During these initial explorations we have noticed that for most combinations of appeal frequencies, the outcomes of simulation runs are relatively straightforward. Namely, as one would also expect, populations - the red and the blue one - reach, after a certain simulation time, the extremal mobilisation levels of zero or one, depending on whether the mobilisation or the 'cooling' tendency[21] for the population is stronger. However, for some particular values of appeal frequencies, the average mobilisation levels of the two populations remained approximately constant[22] for a hundred or even more simulation periods. We decided to take a closer look into these cases where the two opposite tendencies seemed to be 'in balance', feeling that those cases could be illustrative for the phenomenon we wanted to explore.

As this was observed in the default setting with the frequency of red appeals of 3 [simulation periods] and the frequency of neutral appeals of 4, we decided to repeat simulation runs in this setting hundred times, each with its own, randomly chosen random generator's seed, and each proceeding for a thousand simulation periods. The outcomes were quite surprising. More than 60% of the runs eventually resulted with the well-known outcomes of both populations reaching zero-mobilisation, or with the 'reds', as primary appeal targets, reaching one, and the 'blues' reaching zero. However, in some cases this final state occurred only after initial oscillations. Even more interestingly, there also appeared outcomes with stable states other than zero or one, as well as the oscillatory outcomes without any stable state at all (Figure 2). Let us remind once again that this variety of outcomes is produced by variation in initial conditions only, as all other model's parameters are kept constant. Moreover, the global statistics of the initial setting are also constant, with only agents' local initial conditions - mobilisation intensity and composition of social networks - being variable.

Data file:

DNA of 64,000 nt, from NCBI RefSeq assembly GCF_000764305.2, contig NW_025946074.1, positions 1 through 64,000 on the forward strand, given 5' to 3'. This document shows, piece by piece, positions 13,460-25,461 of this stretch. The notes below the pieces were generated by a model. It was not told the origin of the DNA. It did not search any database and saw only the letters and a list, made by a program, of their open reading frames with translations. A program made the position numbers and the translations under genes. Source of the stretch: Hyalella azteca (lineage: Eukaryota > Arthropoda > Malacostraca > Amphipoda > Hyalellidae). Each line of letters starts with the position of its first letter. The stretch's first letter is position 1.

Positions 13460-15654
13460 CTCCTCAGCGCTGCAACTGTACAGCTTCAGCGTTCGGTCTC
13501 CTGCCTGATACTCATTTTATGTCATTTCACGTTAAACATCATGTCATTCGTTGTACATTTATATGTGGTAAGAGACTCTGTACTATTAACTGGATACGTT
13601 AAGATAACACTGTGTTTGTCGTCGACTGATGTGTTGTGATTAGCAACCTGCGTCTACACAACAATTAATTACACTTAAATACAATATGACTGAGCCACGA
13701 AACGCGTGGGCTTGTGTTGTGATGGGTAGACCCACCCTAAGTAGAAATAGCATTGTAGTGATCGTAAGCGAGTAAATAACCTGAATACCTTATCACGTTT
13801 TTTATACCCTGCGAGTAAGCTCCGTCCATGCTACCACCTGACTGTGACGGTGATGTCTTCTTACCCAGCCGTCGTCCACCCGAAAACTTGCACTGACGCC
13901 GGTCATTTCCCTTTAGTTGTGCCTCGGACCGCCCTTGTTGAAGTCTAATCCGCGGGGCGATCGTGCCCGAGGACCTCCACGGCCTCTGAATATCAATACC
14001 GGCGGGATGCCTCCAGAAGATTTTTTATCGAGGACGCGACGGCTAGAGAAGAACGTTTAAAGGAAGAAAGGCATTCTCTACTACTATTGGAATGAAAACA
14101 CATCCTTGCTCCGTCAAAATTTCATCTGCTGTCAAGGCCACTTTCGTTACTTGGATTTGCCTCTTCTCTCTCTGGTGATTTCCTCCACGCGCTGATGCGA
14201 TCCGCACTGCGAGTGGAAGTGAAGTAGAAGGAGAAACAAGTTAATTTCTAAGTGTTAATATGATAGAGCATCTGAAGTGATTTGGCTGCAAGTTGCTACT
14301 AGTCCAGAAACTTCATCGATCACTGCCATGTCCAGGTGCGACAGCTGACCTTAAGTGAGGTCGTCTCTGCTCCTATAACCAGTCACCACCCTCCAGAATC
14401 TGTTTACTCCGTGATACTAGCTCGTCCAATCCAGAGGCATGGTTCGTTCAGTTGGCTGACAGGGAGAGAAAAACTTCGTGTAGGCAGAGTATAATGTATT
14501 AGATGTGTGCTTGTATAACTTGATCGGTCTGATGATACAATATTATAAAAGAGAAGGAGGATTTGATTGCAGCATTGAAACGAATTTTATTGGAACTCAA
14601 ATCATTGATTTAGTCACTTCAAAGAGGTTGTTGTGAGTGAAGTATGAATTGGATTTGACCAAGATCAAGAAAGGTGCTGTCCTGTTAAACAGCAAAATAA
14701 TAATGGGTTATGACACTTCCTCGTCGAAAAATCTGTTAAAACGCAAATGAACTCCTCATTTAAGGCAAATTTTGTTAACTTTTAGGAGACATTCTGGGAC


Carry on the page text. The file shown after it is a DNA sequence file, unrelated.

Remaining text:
Fig 2
Figure 2. Some of the typical outcomes produced by variation in agents' initial mobilisation intensity and in agents' social connections, at the frequency of red appeals 3 and the frequency of neutral appeals 4